In which I explore just how bad a decision this P5 was

On the weekend that has most recently passed, my mission was to find out exactly how bad or good Penny the P5 is. The good news is that everything is very good and really solid, despite the scruffy appearance. South Africa was very kind to Penny. There's only one little bit that looks a bit sketchy on one of the front inner wings and where it joins to the sill.

Also, there's almost nothing missing. Those bits that are missing might be a pain to find, but none of them would stop me getting it running. (I was immediately 250 quid poorer from buying three of those bits on Saturday. It's only money...)

What is not missing is this. Behold, 3 litres, 6 cylinders and 115 horsepower of IOE Rover FURY:

Rover 3-litre IOE engine in my P5

If you look at the far bottom right you can see a glass washer bottle! I was last-Saturday-years-old when I learned that was a thing.

I do wonder how necessary that gigantic airbox is. I also wonder if it could be replaced with a tiny K&N or Mishimoto cone filter. Or maybe a Range Rover airbox, since that's what I know to be sensibly-sized and what I know to have very little intake noise. Or maybe it can wait till I pull off my next terrible idea!

So, back to what I should be doing, which is to get the engine started. I said there's nothing that would stop me getting it running. But it's clear that all the wiring is not in a great state.

A bunch of extant, though quite nasty-looking, wires near the fusebox of my P5

The wires exist and have not set on fire yet. It will almost certainly work to whatever extent it can, until it sets on fire. I can certainly foresee a situation in which I am going to replace some substantial part of the wiring just to get the engine started...and if I'm going to do that, then I might as well go all the way...

...which is to say I have decided to rewire the entire car, and do so for negative earth & an alternator, before I even attempt to get the engine running. This might be a bit of a brave move given that my knowledge of electrical circuits is limited to basic knowledge of how DC circuits work. Oh well, as a wise man said one time, the best way of getting started with something you don't know how to do is by starting to do it. Fortunately, you can buy entire wiring harnesses off the shelf from Autosparks, which should be about £512.40 if you add in the optional wiring for an alternator, electric fan, and radio feed (I don't intend to fit a radio to it, but I don't want to rule it out). Yep, it's only money...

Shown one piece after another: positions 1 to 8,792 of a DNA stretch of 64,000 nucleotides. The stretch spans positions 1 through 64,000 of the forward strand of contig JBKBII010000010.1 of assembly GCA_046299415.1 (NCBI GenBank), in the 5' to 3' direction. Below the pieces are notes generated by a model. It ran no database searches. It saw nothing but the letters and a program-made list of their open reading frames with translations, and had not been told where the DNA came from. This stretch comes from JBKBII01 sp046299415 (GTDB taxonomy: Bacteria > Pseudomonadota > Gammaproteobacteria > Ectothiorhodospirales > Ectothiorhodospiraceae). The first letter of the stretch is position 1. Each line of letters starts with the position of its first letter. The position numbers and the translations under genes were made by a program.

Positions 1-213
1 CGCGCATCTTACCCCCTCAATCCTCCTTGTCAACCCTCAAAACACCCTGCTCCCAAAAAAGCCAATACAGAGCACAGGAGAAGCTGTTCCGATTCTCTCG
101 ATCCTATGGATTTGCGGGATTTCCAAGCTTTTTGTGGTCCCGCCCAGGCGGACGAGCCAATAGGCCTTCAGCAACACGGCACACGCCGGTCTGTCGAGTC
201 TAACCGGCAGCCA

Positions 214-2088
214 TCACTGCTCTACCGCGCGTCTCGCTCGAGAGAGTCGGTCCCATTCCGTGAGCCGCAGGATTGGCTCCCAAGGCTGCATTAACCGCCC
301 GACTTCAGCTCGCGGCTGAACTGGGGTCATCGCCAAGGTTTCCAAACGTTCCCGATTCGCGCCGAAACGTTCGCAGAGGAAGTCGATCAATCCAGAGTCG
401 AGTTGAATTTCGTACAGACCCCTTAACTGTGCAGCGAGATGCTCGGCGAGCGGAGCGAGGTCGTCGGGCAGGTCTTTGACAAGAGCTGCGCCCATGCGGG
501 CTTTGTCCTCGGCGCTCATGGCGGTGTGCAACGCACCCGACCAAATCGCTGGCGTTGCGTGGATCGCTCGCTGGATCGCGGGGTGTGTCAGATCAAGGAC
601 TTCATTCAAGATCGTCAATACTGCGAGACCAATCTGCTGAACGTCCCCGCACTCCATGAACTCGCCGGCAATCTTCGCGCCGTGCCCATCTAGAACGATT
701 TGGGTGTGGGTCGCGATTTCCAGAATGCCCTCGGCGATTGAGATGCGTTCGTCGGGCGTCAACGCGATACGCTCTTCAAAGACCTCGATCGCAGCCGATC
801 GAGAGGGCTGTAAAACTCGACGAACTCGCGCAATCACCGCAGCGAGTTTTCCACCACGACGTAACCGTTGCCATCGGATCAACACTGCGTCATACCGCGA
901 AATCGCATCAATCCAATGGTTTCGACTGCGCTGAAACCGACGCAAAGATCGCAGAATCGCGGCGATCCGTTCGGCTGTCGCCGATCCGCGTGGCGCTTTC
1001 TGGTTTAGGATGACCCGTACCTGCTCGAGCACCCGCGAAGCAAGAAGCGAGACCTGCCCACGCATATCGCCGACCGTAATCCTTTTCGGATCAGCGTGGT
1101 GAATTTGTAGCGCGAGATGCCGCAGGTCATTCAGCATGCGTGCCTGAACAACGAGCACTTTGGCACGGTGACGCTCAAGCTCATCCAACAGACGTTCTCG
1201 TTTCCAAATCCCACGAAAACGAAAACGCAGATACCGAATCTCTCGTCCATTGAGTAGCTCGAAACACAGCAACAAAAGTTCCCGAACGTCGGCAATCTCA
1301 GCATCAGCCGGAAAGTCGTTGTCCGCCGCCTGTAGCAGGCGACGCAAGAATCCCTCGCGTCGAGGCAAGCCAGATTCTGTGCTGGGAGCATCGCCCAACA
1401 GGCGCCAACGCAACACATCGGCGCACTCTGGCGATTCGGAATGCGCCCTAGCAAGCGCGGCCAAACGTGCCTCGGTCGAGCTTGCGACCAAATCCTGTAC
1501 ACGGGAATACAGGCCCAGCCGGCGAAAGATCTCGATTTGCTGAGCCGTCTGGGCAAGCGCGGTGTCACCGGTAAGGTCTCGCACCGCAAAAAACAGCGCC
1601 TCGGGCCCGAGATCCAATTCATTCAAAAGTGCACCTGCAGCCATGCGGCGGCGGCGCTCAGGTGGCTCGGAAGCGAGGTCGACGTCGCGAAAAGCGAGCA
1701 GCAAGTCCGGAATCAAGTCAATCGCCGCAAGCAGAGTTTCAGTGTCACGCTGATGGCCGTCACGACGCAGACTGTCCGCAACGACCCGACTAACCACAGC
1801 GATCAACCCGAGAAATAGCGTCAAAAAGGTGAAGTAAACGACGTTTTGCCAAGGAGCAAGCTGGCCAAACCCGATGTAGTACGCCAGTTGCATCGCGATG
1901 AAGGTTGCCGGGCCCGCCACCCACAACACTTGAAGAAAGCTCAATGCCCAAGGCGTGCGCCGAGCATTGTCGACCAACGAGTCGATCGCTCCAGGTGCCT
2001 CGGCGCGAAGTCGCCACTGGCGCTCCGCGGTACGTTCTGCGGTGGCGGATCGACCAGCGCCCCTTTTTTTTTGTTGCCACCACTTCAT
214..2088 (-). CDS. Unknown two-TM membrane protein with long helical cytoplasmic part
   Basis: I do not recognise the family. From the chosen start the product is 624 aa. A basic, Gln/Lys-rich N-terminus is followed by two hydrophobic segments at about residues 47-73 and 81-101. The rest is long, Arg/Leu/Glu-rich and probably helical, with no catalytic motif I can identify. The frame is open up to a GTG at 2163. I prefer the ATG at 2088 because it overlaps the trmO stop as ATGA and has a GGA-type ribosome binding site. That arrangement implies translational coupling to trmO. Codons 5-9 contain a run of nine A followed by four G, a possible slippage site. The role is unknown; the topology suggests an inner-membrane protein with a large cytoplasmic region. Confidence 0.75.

As I knew before I bought it, the interior is totally shot:

A completely shot interior from a 1964 Rover P5

It's not just the cover that is torn; whatever previously resembled foam on the seats has turned into something that is not at all like foam. It has the texture of compressed sand, in that it crumbles into dust when you squeeze it in your fingers. Also, almost every piece of woodwork has delaminated, and those bits of wood that are covered in other materials have had their coverings disintegrate. I think I might be able to learn enough woodwork by myself to fix some of those bits. The upholstery almost certainly needs to be done by someone else.

So, this isn't going to be an easy recommisioning - not that I thought it would be, even before I introduced this new complication. And definitely not cheap, though I knew that would not be the case either. I can afford it, but I will say that I will definitely be eating a lot of instant noodles over the next few months...

A box of 40 Indomie Mi Goreng instant noodles

...and these are the God-tier mother of all instant noodles. Something, almost certainly, for a future review on the very website you are reading now.

Rover P5 grille and 'Three Litre' badge

Onwards!